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No Fault Short Sales

By LasVegasShortSales

Its Not My Fault…a common phrase which comes up in conversation when consulting with our short sale clients.  For several months more and more homeowners have come forward gasping for information about short sales…and NOT because they lost their job or their mortgage rate adjusted higher.  While there are still so many challenged with such financial dilemmas, the face of short sellers is truly evolving…increasingly the only dilemma for some is that their home value may NEVER recover during the time they own it.  They are tied to a non-performing, money-sucking asset.  They want to know how this happened to them and what they should do.


 “Supply Creates Its Own Demand”

For years the Las Vegas real estate market had a steady appreciation rate.  Chatter could be heard among those in the industry speculating that as land became more scarce, property values would increase at a more rapid pace…a classic case of supply and demand.  This environment paused briefly after September 11th because such a national tragedy created a sense of hesitation in making large decisions and buying a home was no exception.  Then…slowly at first…in late 2002 and 2003 buyers returned in higher numbers, but our housing supply didn’t keep up.  Suddenly, January 2004 hit and buyer demand exploded while the housing supply was simply anemic.  The perfect storm of a seller’s market occurred and some Las Vegas zip codes values shot up by 50% by June 2004.  The measurable peak for most areas didn’t occur until sometime in 2005 or 2006.  For an extended instant, it seemed as if everyone who bought anytime before early 2004 was financially set with massive growth in their home equity.  As for so many who bought after 2004, well, Las Vegas was becoming (and some would say actually is) an eastern suburb of Los Angeles and the higher prices were both justified and sustainable. 

Risks and Rewards

In that long moment of perceived prosperity, who complained?  Did you?  Were you a homeowner who cashed in some equity to buy a car or another home or a pool?  Did you prudently choose to not touch your loan or only refinance into a lower interest rate with no cash out?  Remember, the “free market” – the capitalist system that allows individuals to freely seek a credit card, a car loan, or a home loan – is a system where participation is voluntarily and based on choice.  When you buy a home, you buy into this system, and when the system helps increase your home value, you accept the reward freely, don’t you?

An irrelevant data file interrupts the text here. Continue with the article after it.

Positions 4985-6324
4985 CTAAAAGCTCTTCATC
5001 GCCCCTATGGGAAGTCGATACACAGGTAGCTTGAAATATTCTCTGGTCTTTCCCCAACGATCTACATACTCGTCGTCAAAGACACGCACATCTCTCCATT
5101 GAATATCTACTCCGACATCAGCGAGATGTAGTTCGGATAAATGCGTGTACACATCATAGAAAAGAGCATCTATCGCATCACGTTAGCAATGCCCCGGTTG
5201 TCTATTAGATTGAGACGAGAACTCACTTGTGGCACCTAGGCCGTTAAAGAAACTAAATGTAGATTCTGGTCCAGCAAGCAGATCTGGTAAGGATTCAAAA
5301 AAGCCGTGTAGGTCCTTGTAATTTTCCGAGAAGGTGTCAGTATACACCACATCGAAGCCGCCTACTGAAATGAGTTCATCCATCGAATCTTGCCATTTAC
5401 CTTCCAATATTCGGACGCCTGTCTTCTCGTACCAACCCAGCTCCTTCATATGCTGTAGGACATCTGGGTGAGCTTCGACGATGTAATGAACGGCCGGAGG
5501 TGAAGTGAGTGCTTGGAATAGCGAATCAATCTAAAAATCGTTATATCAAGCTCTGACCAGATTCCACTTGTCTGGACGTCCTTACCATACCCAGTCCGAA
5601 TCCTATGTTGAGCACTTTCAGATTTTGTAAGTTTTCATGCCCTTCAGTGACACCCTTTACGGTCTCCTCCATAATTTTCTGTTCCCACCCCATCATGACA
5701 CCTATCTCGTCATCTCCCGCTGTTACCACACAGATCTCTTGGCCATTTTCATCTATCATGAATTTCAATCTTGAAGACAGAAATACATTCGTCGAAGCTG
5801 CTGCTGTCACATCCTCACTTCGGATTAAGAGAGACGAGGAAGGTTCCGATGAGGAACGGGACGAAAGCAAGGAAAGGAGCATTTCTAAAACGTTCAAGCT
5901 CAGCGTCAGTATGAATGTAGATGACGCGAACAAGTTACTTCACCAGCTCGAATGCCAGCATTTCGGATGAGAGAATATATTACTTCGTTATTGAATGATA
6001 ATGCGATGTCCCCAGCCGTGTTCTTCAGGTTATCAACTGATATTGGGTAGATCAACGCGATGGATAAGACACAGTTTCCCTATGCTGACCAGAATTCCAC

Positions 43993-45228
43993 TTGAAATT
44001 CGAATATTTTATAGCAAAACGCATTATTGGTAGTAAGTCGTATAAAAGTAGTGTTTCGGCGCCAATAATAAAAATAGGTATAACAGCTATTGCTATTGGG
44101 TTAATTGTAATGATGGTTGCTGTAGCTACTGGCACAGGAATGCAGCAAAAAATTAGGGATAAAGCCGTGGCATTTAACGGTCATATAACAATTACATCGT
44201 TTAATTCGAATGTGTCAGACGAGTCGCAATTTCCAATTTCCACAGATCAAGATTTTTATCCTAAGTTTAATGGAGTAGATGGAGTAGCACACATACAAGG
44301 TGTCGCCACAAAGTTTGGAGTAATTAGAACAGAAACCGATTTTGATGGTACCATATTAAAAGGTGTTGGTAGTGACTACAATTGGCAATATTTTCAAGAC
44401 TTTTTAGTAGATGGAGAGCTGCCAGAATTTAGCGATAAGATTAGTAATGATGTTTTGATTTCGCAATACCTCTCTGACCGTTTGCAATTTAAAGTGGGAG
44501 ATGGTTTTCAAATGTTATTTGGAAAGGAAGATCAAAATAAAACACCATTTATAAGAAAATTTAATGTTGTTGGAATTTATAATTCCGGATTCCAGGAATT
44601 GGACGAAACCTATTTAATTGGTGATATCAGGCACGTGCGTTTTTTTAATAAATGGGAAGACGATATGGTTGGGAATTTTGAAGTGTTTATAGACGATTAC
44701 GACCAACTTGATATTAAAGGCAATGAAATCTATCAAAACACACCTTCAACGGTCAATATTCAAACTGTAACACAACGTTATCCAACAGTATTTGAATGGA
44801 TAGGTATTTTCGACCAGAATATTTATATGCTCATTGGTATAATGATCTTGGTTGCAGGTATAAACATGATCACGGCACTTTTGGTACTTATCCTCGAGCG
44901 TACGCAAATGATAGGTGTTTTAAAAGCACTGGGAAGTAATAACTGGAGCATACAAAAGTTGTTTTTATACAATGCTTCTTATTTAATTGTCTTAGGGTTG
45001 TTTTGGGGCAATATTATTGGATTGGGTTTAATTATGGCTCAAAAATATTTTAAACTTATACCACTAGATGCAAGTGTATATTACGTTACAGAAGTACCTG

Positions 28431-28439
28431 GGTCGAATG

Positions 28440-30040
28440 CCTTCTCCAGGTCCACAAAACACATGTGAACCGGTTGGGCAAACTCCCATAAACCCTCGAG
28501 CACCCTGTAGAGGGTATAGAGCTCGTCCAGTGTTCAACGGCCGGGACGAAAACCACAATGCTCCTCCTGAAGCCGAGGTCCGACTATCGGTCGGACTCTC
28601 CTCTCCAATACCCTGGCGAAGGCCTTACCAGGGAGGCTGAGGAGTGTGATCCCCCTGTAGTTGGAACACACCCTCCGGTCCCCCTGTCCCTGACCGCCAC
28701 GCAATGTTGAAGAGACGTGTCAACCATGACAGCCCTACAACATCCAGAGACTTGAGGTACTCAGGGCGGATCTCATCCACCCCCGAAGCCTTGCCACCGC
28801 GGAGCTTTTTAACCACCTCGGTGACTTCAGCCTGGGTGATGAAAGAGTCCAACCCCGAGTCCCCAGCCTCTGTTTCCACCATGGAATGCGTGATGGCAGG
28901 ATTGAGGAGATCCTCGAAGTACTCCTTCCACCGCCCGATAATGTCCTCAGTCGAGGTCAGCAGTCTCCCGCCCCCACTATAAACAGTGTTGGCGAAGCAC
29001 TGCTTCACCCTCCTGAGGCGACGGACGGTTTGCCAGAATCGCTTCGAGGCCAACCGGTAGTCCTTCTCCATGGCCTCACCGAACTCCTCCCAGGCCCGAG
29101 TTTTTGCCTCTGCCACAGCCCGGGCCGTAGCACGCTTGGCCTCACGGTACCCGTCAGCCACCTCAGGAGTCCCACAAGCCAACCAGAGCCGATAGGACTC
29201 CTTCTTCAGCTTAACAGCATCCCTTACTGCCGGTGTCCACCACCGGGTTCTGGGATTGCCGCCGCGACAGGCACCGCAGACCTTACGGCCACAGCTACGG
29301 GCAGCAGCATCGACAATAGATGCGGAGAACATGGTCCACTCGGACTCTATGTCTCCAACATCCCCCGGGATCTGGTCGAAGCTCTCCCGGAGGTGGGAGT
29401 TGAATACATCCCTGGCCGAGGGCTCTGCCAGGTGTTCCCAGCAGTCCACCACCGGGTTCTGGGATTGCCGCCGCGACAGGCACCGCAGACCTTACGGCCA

The Market Giveth and the Market Taketh 

In late 2006/early 2007 the Las Changing Face-MarketsVegas real estate market stalled, then with each surprise revelation of the lending and financial systems, the market dropped.  With each adjustable rate mortgage adjusting higher, increasing numbers of homeowners could not refinance because their home values dropped below their loan amounts.  Eventually foreclosures came on like a torrent and some home values appeared to measurably decrease in only 90 days by as much as 20%.  Suddenly, the housing supply exploded and buyers tippy-toed under cover…they didn’t want to be exposed to the uncertain mess that seemed to pervade our economy.  When this first wave of homeowners lost their homes – and the machinations of some “too big to fail” institutions did just that…failed – the system that all other homeowners bought into erased the equity and home values they took for granted.  The risk was exposed.  Who’s fault was it?  While that has been, and will continue to be, a source of study and debate, homeowners still look at us and say, “It’s not my fault…I have a good job…good credit…I pay all my bills…I have a great loan…I bought my home before the huge rise in prices…why do I have to pay for other people’s bad loans and bad decisions?”  In the most direct way, fault has little to do with it.  Remember, the markets giveth and the markets taketh.  Once you buy into the market – into our “free market” financial system – you are by nature a participant.  The rewards are easy to accept, and the risks, a potential outcome few are guaranteed to avoid. 


The bottom line – currently in Las Vegas home values have decreased to levels not seen since the 1990’s, and in some areas, arguably since the 1980’s.  As a result, most Las Vegas homeowners have no equity in their home or are upside down.  If you need or want to get rid of your home, regardless of your motivation or financial situation, you must first determine your current home value.  Referencing the taxable value from the Clark County Assessor’s Office give a clue as well as online resources such as Zillow.  Your best reality check, however, will always be a market analysis created by a REALTOR®…from someone who lives and breathes the local real estate market full-time.  If your REALTOR® confirms that you are upside down, then you need to work with them, your accountant, and an attorney or qualified advisor to determine your best course of action.  Ultimately, you are looking for the best of the worst options – short sale, foreclosure, and/or bankruptcy.  Get used to associating these words and concepts in the scope of your life and your reality.  The sooner you understand which option be applies to you, the more proactive you become, the better off you will be in moving forward towards your future.

Are you considering a short sale?  Do you want to know how much your home is worth?  Contact Stephanie at 497-7705 or stephanie@realtyaccess.net to proactively investigate options for your future.

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